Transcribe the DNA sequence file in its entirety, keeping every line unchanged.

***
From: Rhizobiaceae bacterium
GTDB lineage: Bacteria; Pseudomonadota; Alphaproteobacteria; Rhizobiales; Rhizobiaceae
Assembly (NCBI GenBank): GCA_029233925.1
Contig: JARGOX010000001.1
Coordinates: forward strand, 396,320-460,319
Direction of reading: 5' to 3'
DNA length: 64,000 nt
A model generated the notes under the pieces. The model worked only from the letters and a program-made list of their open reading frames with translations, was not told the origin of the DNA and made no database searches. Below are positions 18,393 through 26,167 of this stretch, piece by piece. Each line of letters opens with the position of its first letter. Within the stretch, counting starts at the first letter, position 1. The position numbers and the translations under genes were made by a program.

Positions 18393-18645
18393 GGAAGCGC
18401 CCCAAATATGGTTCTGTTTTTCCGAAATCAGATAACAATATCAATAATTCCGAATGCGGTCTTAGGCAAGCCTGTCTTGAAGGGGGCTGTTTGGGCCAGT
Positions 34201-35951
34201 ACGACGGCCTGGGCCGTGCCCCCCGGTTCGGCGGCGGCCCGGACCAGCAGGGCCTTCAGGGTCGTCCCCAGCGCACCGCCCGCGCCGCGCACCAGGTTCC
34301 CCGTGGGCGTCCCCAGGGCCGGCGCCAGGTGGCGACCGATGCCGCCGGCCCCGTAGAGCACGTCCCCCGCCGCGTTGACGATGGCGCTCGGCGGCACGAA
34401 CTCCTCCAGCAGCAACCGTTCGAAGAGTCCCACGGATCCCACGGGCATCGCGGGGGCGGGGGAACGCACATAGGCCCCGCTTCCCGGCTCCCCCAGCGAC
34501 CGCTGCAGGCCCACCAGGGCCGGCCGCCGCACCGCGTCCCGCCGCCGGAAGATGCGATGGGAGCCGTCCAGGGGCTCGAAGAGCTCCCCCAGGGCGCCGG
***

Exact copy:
From: Rhizobiaceae bacterium
GTDB lineage: Bacteria; Pseudomonadota; Alphaproteobacteria; Rhizobiales; Rhizobiaceae
Assembly (NCBI GenBank): GCA_029233925.1
Contig: JARGOX010000001.1
Coordinates: forward strand, 396,320-460,319
Direction of reading: 5' to 3'
DNA length: 64,000 nt
A model generated the notes under the pieces. The model worked only from the letters and a program-made list of their open reading frames with translations, was not told the origin of the DNA and made no database searches. Below are positions 18,393 through 26,167 of this stretch, piece by piece. Each line of letters opens with the position of its first letter. Within the stretch, counting starts at the first letter, position 1. The position numbers and the translations under genes were made by a program.

Positions 18393-18645
18393 GGAAGCGC
18401 CCCAAATATGGTTCTGTTTTTCCGAAATCAGATAACAATATCAATAATTCCGAATGCGGTCTTAGGCAAGCCTGTCTTGAAGGGGGCTGTTTGGGCCAGT
Positions 34201-35951
34201 ACGACGGCCTGGGCCGTGCCCCCCGGTTCGGCGGCGGCCCGGACCAGCAGGGCCTTCAGGGTCGTCCCCAGCGCACCGCCCGCGCCGCGCACCAGGTTCC
34301 CCGTGGGCGTCCCCAGGGCCGGCGCCAGGTGGCGACCGATGCCGCCGGCCCCGTAGAGCACGTCCCCCGCCGCGTTGACGATGGCGCTCGGCGGCACGAA
34401 CTCCTCCAGCAGCAACCGTTCGAAGAGTCCCACGGATCCCACGGGCATCGCGGGGGCGGGGGAACGCACATAGGCCCCGCTTCCCGGCTCCCCCAGCGAC
34501 CGCTGCAGGCCCACCAGGGCCGGCCGCCGCACCGCGTCCCGCCGCCGGAAGATGCGATGGGAGCCGTCCAGGGGCTCGAAGAGCTCCCCCAGGGCGCCGG